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Senate Republicans Go ‘Nuclear’ to Speed Trump Confirmations

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WASHINGTON — Last Wednesday, all hell was let loose once again in the United States Senate.

The United States Senate’s majority party, the Republican, unilaterally decided to reduce the time between ending debate and the final confirmation vote on the choice of executive-branch members and district court judges for two hours as opposed to the regular 30 hours. This nuclear decision was taken this Wednesday for the third time in six years and was aimed at getting rid of the backlog in President Trump’s administrative and judicial nominees.

This change has provoked a long-term partisan fight as regards presidential nominations which has been on for a decade across presidential regimes from both parties.

Democrats have spent enough time debating over the disturbance which prevented Judge Merrick B. Garland from joining the Supreme Court in the last year of President Barack Obama’s regime. The question on every Democrat’s mind is why Republicans could raise complaints about President Trump’s nominees.

According to Senator Chuck Schumer (New York) who is the Democratic Leader, it is all a show of hypocrisy. On the contrary, Senator Mitch McConnell (Kentucky), claimed the Garland nomination would have pushed the Democrats to take a nuclear decision as well. He referred back to 2003 when he claimed the Republican’s started filibustering presidential nominees in a Republican regime.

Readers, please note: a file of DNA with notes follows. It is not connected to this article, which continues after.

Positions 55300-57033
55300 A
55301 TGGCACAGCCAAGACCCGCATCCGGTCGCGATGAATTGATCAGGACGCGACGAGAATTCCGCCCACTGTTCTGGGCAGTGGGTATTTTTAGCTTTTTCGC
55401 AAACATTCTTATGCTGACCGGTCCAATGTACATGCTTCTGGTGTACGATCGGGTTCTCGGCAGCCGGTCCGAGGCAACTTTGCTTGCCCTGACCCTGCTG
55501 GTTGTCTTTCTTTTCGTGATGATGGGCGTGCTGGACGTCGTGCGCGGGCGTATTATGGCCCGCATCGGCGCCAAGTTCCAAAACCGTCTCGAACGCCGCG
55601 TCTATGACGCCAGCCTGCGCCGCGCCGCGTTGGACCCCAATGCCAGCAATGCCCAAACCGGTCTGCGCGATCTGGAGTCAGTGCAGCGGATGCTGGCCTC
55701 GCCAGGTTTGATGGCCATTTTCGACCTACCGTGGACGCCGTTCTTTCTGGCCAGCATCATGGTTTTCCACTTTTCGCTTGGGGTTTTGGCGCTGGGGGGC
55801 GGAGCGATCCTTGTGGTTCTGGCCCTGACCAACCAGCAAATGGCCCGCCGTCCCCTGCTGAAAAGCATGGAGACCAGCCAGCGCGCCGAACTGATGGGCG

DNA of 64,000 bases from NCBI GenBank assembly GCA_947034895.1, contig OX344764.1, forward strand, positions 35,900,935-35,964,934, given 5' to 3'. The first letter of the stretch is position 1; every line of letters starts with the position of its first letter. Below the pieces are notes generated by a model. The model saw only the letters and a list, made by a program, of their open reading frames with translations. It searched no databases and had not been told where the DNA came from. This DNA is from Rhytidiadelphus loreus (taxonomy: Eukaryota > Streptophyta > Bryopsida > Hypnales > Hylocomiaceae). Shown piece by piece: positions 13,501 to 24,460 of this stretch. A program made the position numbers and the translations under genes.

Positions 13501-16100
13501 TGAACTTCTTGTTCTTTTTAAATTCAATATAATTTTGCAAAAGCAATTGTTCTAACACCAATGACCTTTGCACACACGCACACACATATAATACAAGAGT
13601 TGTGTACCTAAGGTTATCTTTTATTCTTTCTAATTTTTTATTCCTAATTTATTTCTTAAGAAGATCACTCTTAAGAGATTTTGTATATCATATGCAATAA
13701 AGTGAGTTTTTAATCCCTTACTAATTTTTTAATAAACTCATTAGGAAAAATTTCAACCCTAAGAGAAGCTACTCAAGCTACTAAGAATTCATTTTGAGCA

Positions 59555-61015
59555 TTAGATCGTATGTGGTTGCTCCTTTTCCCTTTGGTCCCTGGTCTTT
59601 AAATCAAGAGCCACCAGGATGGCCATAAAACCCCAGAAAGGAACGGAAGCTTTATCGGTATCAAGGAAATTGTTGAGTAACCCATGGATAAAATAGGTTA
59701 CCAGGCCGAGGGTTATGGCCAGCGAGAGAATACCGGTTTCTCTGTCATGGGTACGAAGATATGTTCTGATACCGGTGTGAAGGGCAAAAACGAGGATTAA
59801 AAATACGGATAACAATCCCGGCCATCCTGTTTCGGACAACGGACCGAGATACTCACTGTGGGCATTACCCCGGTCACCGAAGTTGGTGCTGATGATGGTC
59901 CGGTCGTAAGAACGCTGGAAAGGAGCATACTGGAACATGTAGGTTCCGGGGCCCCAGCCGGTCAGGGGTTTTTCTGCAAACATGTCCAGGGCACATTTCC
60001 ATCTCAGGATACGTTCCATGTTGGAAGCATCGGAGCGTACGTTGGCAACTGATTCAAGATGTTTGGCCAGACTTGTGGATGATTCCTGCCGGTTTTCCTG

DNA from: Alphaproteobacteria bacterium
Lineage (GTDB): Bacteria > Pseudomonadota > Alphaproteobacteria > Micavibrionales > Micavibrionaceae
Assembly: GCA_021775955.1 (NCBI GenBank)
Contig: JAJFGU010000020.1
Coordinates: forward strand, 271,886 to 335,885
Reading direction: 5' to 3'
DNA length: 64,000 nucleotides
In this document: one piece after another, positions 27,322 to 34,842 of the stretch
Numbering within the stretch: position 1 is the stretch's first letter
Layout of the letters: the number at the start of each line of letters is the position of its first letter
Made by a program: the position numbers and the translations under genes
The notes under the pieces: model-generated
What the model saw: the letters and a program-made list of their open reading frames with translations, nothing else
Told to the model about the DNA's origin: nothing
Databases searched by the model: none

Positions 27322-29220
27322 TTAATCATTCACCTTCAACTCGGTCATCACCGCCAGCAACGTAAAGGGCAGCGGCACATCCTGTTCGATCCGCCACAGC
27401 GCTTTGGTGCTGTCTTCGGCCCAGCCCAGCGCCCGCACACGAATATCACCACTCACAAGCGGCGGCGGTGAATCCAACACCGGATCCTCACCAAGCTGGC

Mr. McConnell’s action on Wednesday was aimed at dissolving the  Democratic delay over a lot of judicial and sub-cabinet nominations sent to the Senate by the presidency and also to appease the presidency. According to Senator John Cornyn (Texas) who is very close to Mr. McConnell, the Republicans have hoped the Democrats would strike a negotiation with them.

Michelle has been a part of the journey ever since Bigtime Daily started. As a strong learner and passionate writer, she contributes her editing skills for the news agency. She also jots down intellectual pieces from categories such as science and health.

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Are All Florida Laws the Same, Or Do They Differ In Each County?

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If you’re a state resident or on vacation, it’s important to know that Florida laws vary significantly from county to county. What’s legal in one area might not be in another. In this article, we’ll discuss the difference between state and county laws, why it’s important to know both, and what Pasco County attorney, Mike G Law, suggests you can do to stay up to date.

Three Levels of Laws in Florida

Florida abides by three different levels of law: federal, state, and county.

Federal laws are created by the United States Congress and apply to everyone in the country. Florida Legislature handles the state laws that apply to everyone in Florida. County laws are made by each county’s Board of County Commissioners and only apply to that specific county.